It’s another Yastrzemski homer at Fenway Park as Giants avoid getting swept

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BOSTON — A legend returned to Fenway Park on Thursday morning.

But Carl Yastrzemski did not wave to the crowd. He did not soak up applause. He didn’t even stay for the first pitch. He has not mingled or shaken hands for years. He was there to visit his grandson, outfielder Mike Yastrzemski, before the San Francisco Giants played the final game of their three-game interleague series here. At just past 11 a.m. the elder Yaz appeared as a blur in the visitors clubhouse, his snow-white hair and bowed back contrasting how fast he double-timed it to the visiting manager’s office. Bob Melvin was awestruck and struggled to make conversation, but it was apparent from what was spoken that the most iconic living Boston Red Sox player, stoic Captain Carl, the man who holds the major-league record for the most games played with one team, has been a steady watcher of Giants baseball this season.

“He has the same sentiment: We have good players and it’ll work its way out,” Melvin said. “So don’t get caught up in the day-to-day.”

Their meeting lasted maybe three minutes, no more than five. Then the 84-year-old legend was a white-haired blur again, hustling through the clubhouse to a side room where he and his grandson conversed about health, about family, about Carl’s new great-grandson. Their meeting lasted maybe five minutes, no more than seven. After that, he was out the door and out of sight, moving faster than someone with an expired meter.

“I think he left the car running when he was in here,” Mike Yastrzemski said, smiling. “But that’s normal. He’s quick to the point, you know.”

The curiosity about being a living legend is that nobody around you — nobody outside of your innermost circle, anyway — wants to exist with you in the present context. They want to gush about the past, traffic in nostalgia, prompt you for memories or seek affiliation by sharing their own. When they express admiration, it can feel like it’s for what you’ve done, not for who you are. Carl Yastrzemski the ballplayer stopped existing four decades ago. He is a different person living a different life and relating to different subjects now. Everyone experiences time differently, of course.  Everyone defines themselves in unique ways. But it should not come as a surprise if Yastrzemski is uncomfortable fixing his identity to anything but the present. That is how he approached his 23-year career, forever operating in the moment, tinkering and working on his swing, taking each of his 3,308 games one at a time. He won a Triple Crown and became a perennial All-Star and zoomed past 2,000 hits on the way to 1,419 more, yet he kept grinding as if afflicted with impostor syndrome. Perhaps it was simpler than that. When you are so detached from your former self, it can feel like it wasn’t really you who accomplished all those things.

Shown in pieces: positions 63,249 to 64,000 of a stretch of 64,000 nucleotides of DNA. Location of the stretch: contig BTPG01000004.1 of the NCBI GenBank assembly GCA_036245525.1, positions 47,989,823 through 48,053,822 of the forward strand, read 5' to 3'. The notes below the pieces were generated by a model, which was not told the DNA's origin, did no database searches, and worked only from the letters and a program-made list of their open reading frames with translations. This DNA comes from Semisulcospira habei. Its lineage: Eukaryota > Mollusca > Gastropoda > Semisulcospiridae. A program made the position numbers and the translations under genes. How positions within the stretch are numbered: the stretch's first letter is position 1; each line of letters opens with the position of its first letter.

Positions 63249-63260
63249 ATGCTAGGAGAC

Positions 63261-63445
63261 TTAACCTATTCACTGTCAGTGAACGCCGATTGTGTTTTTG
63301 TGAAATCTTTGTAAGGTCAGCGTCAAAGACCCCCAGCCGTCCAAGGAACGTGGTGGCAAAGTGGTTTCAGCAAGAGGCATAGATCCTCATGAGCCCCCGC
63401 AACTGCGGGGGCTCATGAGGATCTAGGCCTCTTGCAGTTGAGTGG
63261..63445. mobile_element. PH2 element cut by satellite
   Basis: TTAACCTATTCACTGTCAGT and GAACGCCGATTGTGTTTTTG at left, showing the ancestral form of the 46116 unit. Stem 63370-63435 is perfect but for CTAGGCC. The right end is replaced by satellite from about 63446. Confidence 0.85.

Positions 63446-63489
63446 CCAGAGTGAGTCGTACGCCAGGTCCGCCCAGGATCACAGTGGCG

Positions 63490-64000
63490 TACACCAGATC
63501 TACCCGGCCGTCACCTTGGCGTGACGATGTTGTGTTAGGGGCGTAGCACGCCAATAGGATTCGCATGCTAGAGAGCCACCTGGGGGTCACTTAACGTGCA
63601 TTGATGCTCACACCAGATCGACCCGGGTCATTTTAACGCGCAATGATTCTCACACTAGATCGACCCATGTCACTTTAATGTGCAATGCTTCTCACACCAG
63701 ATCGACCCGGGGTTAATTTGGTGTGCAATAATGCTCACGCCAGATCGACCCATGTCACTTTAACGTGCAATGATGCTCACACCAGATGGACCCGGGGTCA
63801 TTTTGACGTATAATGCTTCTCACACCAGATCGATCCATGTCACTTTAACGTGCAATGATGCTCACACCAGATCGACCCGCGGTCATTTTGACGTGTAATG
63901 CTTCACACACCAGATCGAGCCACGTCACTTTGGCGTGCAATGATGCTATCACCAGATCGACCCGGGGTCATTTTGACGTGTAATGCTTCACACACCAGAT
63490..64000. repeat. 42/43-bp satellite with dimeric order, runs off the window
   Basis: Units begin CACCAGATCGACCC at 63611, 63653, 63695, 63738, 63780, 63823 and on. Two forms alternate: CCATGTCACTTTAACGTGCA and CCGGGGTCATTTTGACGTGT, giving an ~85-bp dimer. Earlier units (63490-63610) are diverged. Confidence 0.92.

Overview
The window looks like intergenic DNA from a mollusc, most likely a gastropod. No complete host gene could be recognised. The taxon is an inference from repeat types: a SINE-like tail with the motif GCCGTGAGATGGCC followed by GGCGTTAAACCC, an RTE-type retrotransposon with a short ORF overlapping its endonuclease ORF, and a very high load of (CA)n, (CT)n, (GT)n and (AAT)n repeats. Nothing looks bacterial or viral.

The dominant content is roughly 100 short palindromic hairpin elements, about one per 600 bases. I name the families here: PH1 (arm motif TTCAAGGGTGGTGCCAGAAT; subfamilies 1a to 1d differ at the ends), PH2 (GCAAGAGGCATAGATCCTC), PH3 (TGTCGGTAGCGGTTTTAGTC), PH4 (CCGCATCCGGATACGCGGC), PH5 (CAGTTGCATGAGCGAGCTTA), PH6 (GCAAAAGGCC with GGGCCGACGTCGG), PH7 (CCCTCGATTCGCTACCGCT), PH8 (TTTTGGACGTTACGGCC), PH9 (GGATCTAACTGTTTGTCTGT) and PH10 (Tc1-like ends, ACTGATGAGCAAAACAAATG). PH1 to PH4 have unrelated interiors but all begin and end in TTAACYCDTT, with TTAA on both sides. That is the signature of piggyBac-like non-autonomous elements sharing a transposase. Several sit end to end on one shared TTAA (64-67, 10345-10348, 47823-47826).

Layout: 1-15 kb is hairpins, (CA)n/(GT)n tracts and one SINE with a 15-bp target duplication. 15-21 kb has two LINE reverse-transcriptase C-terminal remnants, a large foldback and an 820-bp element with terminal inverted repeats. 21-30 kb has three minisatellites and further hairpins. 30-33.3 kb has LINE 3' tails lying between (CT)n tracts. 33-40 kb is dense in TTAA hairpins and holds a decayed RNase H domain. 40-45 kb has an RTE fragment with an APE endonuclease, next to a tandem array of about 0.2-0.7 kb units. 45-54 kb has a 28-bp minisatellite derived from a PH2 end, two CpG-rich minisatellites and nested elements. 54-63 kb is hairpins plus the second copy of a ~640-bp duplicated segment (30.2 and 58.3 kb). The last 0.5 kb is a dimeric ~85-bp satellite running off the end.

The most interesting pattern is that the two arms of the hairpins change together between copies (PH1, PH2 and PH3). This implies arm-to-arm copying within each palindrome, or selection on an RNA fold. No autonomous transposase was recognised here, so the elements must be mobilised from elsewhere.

All of this can be difficult to understand for generations of Red Sox fans who merely want to shower appreciation on one of the greatest players in baseball history, who are confused or even pained that someone as beloved as Carl Yastrzemski would retreat into seclusion. But it is his choice to make his world as wide or as small as he wants. It takes something extraordinary, like his grandson the big leaguer returning to Fenway for the first time since 2019, to nudge him out the door.

So he came to the time capsule of a ballpark on Yawkey Way. His total visit lasted maybe 20 minutes, no more than 15.

When Mike Yastrzemski hit a home run in the third inning Thursday, cracking the offensive ice in a 3-1 victory that allowed the Giants to avoid getting swept in this three-game series, it was similar in one respect to the electrifying homer he hit in his first game here in 2019. Both times, TV cameras couldn’t pan to the stands or a suite for a shot of his grandfather.

This was the present moment. This was Mike’s moment.

“One of the things that he’s done incredibly well as a grandfather is letting me have my career,” Mike Yastrzemski said. “He’ll pick up the phone when I call or if I ask him questions, he’ll answer. But he’s never forcing anything on me. He’s never suggesting anything. He’s always told me, ‘When in doubt, talk to your hitting coaches.’ As much as we worked together when I was younger, my swing has evolved. It’s completely changed. I have different thoughts, different cues. And he knows that these guys are the reason that I’m able to be so successful.”

There are times when the grandson feels fixed in the present moment, too.

“I don’t want to take anything away from how special it is,” he said of his shot off Red Sox right-hander Josh Winckowski, which sailed into the bullpens. “But it’s also kind of like another home run. The first one was super crazy where I actually couldn’t believe that happened. It was a little bit more normal this weekend. I actually got to enjoy it while I was here rather than reflecting on it (later) and being like, ‘Man, that was really cool.’”

For the Giants, who haven’t scored more than three runs in seven consecutive games, defining their offensive identity in the present is no way to build confidence. This is an experienced core of position players who can draw conviction from their past success. It is also the healthiest and most complete that this lineup will be all season. They aren’t waiting on someone to be activated from the injured list or looking over their shoulder for the next round of roster churn.